Top tips for keeping that much loved Christmas plant alive. We've tested a plant sensor and mixed it up with some good old gardening knowledge...
Do you ever stop to think what driving would be like without headlamps or street-lamps?
Of course not, because until nature helps us to evolve some kind of night vision we need these to light our way and stop us from forever running into things.
But let’s be fair, nature’s not the fastest or brightest modernizer. So by process of elimination it falls to us to look out for ourselves. Enter Daan Roosegaarde and Dr. Alexander Krichevsky of Bioglow, who have been modifying plants to glow in the dark. Entirely drug free, obviously.
This specimen is a cucumber plant which, when in the dark, emitted a faint green glow. The tiny plant’s molecular structure, re-engineered by Dr. Krichevsky, now contains luciferin - a chemical used by jellyfish that allow them to emit light. So what Mr Roosegaarde and Dr Krichevsky have effectively done is create a growing, glowing sea-cucumber-jellyfish.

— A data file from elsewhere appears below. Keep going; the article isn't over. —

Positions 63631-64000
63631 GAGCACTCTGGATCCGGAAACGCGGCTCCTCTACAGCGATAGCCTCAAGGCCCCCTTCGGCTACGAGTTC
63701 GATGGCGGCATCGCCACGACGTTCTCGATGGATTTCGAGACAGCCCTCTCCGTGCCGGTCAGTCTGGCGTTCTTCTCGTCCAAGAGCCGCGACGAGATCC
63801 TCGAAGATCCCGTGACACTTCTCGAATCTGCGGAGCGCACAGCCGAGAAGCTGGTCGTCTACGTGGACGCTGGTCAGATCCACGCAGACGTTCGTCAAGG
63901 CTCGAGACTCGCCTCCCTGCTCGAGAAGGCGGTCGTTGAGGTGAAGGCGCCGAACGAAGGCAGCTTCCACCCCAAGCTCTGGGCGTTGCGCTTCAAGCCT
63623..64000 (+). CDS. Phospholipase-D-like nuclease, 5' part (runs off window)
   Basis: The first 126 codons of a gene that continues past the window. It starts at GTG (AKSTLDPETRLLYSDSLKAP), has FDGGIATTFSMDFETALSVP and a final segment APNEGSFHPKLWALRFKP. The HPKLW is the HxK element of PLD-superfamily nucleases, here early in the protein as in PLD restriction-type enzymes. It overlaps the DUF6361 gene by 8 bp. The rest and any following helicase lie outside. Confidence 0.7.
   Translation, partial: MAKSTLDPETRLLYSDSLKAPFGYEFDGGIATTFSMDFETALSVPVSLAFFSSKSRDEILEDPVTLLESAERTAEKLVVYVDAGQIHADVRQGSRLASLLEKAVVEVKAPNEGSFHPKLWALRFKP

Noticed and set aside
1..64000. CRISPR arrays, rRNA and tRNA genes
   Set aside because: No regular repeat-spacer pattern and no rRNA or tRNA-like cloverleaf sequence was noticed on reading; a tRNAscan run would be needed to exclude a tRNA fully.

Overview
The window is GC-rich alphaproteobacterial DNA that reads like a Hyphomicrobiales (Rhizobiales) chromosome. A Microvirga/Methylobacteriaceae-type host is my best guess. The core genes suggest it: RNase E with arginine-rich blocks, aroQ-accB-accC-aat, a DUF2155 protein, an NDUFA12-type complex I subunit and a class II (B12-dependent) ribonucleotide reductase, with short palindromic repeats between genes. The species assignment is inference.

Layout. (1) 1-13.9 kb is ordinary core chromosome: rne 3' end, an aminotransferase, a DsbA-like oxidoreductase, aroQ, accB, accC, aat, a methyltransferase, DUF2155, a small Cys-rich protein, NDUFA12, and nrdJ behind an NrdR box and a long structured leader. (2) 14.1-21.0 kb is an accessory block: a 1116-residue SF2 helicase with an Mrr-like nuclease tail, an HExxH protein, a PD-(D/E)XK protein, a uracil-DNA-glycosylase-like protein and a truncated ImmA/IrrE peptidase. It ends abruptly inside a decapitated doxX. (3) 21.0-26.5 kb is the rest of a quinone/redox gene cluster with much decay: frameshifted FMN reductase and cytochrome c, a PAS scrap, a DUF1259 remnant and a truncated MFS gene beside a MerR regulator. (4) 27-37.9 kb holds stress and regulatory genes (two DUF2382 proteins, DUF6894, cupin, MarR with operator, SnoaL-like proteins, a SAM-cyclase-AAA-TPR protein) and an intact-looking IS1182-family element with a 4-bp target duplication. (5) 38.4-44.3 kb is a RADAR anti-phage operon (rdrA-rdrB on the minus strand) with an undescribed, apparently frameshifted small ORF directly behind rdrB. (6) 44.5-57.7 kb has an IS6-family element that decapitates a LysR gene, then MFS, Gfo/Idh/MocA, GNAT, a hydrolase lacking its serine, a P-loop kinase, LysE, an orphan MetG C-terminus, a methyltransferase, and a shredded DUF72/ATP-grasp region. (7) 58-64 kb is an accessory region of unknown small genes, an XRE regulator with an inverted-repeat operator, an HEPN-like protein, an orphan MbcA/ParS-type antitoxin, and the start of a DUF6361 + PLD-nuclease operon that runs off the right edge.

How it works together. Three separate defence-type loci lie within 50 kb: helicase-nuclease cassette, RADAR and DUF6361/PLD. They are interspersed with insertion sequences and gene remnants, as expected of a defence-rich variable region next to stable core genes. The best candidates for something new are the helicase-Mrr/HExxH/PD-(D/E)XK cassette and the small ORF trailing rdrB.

As with all his other boundary breaking work, such as forming diamonds by vacuuming and compressing smog and designing a kinetically powered dance studio to name just two, Mr Roosegaarde isn't stopping there; his long term goal is to line the roads with these plants as a naturally illuminating alternative to electricity guzzling streetlamps.
The first obvious problem is an eerie green glow rising up alongside the road may cause certain people to believe they’re being abducted by aliens. Again.
Of course there are practical flaws to be ironed out, such as the fact that the plant’s growth is determined by the weather. Places with little sun may have to keep streetlamps as a failsafe for instance. But to even consider planting these, let alone replacing street lamps, the plants will have to up their wattage beyond a faint dim.
Image source: Bioglow website